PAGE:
Listen when RBI warns about something: Governor Das

Listen when RBI warns about something: Governor Das

Reserve Bank of India (RBI) Governor Shaktikanta Das said that there should be more debate and discussion about cryptocurrencies, and when a country’s central bank warns about something, cryptocurrencies should be taken seriously in this matter. needed.

The RBI governor was unusual in his outspokenness, finally relieved that he could physically address the audience for the first time since the pandemic. He concluded with his keynote address at the annual SBI Banking & Economics Conclave, which was addressed to a hall full of senior bankers and those from the Indian corporate sector. Dinesh Khara, chairman of the country’s largest lender State Bank of India and host of the event, was conducting a Q&A session with the governor.

In his speech, the RBI governor had cautioned some bankers, especially private ones, saying that the RBI was closely watching banks run only for profit motive.

The governor was asked about his views on the Standing Committee on Cryptocurrencies, and whether it would be right to treat such private currencies as an asset class if a bill is approved in the winter session of Parliament. .

The governor was not aware of the standing committee discussions, but he was unusually strong for a mild-mannered former bureaucrat who is on his way to become one of the longest-serving RBI governors on record.

“When the central bank, which is entrusted with maintaining the country’s macroeconomic and financial stability, says after detailed internal deliberations that we have serious concerns (about cryptocurrency)… Das said.

“I haven’t seen any such serious, well-informed discussion yet,” he said, adding that talks on the issues have mostly centered around the fact that this is a new technology and that the central bank has to accept or regulate it. should do.

Reiterating his warnings on the issue once again, the governor said that blockchain technology is a decade old, and it is here to stay and grow, but cryptocurrencies, which develop around blockchain, are an entirely different matter. Huh.

The RBI governor also stuck to his earlier claim that the number of users logged into the cryptocurrency platform is “highly exaggerated”.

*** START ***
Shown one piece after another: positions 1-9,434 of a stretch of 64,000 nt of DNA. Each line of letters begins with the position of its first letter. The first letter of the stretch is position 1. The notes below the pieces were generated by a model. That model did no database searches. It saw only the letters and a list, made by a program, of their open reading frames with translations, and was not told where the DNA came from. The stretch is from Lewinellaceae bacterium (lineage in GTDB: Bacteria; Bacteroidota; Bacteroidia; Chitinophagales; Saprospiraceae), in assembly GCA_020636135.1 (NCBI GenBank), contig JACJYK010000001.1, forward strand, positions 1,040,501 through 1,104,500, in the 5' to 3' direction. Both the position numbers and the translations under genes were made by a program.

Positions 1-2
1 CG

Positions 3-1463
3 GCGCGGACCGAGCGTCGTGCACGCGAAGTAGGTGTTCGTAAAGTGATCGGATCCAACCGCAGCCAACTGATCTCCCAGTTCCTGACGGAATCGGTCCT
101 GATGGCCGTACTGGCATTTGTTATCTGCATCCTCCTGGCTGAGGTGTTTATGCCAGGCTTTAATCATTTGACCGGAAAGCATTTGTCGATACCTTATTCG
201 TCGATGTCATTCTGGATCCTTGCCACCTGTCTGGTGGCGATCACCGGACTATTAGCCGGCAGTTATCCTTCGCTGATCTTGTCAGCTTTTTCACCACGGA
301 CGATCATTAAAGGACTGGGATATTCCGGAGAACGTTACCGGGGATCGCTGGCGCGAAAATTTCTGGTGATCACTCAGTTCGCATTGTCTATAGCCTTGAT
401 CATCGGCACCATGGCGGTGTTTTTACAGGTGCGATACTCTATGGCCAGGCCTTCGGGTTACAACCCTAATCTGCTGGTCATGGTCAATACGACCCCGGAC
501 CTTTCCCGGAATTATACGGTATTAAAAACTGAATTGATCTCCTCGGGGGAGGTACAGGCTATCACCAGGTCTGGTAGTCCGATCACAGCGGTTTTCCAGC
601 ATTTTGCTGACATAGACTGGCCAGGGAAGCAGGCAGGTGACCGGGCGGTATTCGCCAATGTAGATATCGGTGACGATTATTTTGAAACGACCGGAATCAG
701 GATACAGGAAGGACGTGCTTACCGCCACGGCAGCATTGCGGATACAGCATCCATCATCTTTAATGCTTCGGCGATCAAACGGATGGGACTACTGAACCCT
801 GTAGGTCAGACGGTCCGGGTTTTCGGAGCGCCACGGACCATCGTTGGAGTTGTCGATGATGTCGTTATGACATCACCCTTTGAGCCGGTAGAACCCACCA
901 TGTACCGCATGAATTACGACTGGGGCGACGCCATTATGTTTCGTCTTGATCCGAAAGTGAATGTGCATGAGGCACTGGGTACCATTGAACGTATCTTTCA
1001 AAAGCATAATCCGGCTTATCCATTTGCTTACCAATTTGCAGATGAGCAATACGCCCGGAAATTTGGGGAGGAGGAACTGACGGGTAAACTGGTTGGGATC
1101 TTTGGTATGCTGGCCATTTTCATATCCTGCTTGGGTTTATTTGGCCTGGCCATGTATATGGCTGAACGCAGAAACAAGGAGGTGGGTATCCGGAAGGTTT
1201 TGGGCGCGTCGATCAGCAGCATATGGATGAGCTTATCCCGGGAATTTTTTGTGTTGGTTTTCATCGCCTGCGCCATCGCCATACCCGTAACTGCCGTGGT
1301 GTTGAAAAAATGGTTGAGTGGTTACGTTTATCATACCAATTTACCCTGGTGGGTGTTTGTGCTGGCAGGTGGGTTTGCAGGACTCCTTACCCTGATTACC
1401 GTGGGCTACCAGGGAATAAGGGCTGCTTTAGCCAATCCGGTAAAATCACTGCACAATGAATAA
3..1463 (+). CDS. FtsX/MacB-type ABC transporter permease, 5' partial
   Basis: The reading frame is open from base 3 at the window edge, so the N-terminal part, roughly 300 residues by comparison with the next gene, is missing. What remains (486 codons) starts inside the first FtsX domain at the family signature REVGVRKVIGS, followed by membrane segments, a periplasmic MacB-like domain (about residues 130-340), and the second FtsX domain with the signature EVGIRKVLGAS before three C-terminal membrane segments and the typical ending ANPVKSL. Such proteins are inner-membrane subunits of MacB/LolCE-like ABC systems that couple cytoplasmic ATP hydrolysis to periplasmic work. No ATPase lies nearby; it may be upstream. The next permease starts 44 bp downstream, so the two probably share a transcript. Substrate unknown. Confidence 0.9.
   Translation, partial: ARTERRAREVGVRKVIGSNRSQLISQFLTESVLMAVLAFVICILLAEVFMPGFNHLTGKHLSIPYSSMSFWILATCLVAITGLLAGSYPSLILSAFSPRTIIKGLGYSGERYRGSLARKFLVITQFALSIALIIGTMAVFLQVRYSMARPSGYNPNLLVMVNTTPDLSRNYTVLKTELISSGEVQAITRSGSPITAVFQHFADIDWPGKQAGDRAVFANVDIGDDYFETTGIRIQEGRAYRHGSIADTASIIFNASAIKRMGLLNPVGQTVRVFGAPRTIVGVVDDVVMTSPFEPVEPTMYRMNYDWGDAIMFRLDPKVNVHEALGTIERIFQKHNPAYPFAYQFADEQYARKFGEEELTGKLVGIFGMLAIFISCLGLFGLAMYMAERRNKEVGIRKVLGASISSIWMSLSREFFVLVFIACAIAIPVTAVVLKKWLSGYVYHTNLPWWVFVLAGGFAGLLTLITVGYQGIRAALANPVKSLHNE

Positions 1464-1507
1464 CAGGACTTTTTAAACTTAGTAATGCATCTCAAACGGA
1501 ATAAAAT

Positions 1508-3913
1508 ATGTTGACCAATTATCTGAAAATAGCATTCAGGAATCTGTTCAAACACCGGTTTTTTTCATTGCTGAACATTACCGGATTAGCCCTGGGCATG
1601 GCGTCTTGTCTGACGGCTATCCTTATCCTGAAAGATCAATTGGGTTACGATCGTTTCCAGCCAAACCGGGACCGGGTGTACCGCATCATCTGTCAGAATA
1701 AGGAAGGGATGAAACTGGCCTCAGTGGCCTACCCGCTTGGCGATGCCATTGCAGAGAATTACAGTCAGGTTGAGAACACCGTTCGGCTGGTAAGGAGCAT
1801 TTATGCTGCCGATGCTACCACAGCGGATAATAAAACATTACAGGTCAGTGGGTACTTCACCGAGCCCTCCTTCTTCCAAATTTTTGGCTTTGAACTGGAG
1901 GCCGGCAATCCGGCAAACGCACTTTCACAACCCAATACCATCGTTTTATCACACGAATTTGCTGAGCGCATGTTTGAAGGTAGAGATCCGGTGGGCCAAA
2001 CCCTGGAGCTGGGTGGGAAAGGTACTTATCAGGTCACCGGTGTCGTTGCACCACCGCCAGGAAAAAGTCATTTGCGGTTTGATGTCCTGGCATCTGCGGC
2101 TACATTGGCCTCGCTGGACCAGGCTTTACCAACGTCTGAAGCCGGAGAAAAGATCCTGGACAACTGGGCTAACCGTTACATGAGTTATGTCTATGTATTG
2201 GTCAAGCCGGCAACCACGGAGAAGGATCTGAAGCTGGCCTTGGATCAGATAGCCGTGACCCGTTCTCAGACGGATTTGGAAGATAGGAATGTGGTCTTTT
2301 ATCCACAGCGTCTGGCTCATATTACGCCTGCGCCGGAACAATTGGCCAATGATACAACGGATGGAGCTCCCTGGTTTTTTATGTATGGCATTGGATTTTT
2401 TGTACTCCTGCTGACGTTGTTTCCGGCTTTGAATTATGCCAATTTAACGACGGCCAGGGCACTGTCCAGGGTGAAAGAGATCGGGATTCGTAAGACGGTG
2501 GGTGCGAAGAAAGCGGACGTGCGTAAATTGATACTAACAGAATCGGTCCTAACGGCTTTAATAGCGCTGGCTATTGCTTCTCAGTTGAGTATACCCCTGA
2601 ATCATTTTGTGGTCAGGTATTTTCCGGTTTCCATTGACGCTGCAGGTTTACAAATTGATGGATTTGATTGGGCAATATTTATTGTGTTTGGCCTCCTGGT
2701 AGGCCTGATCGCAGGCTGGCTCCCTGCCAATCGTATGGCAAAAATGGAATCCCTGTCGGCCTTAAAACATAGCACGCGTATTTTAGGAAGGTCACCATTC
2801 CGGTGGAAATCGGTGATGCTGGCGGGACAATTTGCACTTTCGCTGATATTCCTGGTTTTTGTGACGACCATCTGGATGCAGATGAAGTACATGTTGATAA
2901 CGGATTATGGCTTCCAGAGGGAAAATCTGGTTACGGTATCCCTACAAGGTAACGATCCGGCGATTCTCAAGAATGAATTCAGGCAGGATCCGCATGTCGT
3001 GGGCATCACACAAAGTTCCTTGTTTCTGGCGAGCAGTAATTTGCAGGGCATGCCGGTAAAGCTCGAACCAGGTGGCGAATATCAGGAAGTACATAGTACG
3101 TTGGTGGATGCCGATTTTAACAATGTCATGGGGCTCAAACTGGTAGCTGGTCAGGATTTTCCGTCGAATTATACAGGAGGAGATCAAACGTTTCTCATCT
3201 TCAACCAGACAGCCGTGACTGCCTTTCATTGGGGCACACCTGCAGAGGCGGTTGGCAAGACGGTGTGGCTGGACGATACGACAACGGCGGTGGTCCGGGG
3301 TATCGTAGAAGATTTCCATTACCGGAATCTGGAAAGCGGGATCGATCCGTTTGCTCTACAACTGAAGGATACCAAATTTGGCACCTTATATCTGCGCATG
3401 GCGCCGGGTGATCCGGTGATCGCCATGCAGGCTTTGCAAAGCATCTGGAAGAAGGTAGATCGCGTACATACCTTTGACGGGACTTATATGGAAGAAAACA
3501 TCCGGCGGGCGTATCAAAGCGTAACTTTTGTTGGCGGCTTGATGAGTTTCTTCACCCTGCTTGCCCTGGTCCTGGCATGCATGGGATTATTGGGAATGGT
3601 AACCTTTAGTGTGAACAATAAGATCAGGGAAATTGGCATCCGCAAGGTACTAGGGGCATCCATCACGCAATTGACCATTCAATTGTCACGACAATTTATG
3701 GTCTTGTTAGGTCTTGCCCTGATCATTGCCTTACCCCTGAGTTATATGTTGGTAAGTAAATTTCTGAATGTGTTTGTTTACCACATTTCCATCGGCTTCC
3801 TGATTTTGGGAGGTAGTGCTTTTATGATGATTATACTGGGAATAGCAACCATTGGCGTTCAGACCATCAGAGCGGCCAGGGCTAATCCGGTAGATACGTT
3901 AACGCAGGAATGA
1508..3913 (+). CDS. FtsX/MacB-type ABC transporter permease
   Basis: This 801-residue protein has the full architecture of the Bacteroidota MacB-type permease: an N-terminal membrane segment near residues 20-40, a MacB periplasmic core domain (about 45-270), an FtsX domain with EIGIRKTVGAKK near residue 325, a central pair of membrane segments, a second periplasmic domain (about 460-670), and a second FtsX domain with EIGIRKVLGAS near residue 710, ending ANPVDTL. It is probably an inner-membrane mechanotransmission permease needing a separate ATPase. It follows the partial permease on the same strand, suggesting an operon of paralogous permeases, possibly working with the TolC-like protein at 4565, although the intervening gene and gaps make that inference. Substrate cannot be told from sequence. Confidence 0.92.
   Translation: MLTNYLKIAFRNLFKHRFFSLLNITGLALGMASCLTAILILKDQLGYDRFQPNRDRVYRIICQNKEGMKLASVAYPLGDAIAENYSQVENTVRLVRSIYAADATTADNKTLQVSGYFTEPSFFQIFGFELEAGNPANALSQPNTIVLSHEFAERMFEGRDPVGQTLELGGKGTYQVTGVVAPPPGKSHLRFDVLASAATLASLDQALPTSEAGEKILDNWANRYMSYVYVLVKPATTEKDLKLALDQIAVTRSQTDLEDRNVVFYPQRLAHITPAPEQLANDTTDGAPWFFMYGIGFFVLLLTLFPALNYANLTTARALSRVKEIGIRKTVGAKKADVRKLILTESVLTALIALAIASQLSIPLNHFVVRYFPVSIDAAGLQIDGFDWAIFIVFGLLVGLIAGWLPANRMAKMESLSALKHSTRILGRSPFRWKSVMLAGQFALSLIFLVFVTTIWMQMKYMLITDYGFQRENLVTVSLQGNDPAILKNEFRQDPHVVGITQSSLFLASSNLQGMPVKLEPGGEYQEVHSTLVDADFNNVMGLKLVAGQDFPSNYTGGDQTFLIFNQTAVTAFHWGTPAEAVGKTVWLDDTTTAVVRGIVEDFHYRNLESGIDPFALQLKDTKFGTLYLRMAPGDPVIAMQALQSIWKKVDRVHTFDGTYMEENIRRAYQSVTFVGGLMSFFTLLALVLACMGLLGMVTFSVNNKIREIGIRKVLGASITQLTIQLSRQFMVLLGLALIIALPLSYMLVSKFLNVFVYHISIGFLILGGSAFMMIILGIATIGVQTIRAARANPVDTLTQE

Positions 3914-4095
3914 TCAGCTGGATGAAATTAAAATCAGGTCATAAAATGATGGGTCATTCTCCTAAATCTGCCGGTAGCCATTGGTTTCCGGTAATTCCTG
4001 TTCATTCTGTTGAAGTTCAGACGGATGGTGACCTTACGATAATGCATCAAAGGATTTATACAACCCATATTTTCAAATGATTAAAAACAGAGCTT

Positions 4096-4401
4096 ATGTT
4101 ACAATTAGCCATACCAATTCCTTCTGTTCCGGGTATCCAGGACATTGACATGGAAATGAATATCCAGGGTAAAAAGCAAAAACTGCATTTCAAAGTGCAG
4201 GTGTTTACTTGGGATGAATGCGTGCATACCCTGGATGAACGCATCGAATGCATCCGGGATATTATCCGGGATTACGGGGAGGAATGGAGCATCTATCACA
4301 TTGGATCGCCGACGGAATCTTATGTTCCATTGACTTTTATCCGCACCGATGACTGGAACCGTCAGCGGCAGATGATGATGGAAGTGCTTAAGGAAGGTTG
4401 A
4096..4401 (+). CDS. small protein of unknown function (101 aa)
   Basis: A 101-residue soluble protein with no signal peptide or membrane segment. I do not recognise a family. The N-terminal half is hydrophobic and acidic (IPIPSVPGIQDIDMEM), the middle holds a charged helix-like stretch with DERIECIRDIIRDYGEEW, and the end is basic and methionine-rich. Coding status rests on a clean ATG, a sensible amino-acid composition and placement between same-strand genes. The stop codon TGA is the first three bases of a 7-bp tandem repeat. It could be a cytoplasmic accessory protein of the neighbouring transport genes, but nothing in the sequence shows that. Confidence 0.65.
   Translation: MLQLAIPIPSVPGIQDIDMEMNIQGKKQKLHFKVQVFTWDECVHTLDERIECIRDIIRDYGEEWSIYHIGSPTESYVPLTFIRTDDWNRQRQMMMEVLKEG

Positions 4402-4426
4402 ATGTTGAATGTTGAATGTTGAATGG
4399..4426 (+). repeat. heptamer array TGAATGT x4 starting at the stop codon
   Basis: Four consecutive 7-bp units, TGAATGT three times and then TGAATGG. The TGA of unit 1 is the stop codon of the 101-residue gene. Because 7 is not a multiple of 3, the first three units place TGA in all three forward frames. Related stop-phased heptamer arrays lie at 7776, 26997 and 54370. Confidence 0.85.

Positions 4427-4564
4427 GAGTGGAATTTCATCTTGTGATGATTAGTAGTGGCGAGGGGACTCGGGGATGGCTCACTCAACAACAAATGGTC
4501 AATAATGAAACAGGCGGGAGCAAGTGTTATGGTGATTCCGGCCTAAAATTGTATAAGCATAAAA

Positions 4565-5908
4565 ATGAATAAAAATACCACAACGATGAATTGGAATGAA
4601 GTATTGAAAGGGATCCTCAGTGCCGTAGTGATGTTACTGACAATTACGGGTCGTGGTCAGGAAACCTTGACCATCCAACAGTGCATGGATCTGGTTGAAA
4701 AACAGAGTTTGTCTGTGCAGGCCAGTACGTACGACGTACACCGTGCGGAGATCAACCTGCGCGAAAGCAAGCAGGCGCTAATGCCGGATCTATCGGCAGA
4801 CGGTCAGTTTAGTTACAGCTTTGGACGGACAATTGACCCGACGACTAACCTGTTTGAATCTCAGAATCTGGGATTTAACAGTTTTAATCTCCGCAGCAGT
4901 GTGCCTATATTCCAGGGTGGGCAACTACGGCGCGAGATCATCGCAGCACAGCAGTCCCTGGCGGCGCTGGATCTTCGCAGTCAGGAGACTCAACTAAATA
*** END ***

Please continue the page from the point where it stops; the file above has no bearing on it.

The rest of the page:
Accounts are being opened for investments of Rs 1,000 to Rs 2,000, and even for Rs 500. In addition, the central bank has received feedback that credit is being provided to open accounts and increase the number. These small value investors make up 70-80 per cent of the investor base of these platforms. But he also acknowledged that the value of investing in cryptocurrencies has increased in the country.

SBI Chairman Khara commented that the easy liquidity has led many to misvalue their loans, though deliberately, to inflate their books. In his layered question to the Governor, Khara asked whether there would be a similar liquidity support for banks and corporate entities, if needed, as the Variable Reverse Repo Rate (VRRR), the lower end of the policy rate corridor, moves towards the repo rate. Is. The upper end of the corridor is being taken by the market as a clear sign of rate and liquidity normalization.

RBI Governor replied that whether the loan is wrong or not, it is the business decision of the banks.

“As we have told the bank CEO a fortnight ago, the mere fact that there is excessive liquidity, there should not be any mispricement of loans as this widespread liquidity is not a permanent feature,” Das said.

The introduction of liquidity infusion, when it took place last year, was needed to contain the slowdown in the mutual fund industry, the RBI governor said, while assuring adequate liquidity support if needed. Now, RBI is rebalancing liquidity.

“Let me make it very clear. There will always be enough liquidity to meet the needs of the productive sectors of the economy, but gradually, we want to rebalance the economy in such a way that banks are left with as much liquidity as they need. No more,” said the RBI governor.

The RBI governor, in his conversation with the SBI chairman, further clarified that the central bank would not want to interfere in the commercial decisions of banks, but a closer “real-time supervision”, which the RBI now follows, would mean that the central bank would The commercial decision making will also consider the business model of the banks.

“We will not intervene, but we will see what kind of vulnerability there is, or what kind of risks are being created in the bank, and our first priority will be to alert the banks themselves,” the governor said.

The government’s bank privatization plan is well underway, but the role of the RBI is limited to approving the right promoters using appropriate and appropriate norms of the central bank. The central bank will also play a role in amending the Bank Nationalization Act to facilitate privatization.

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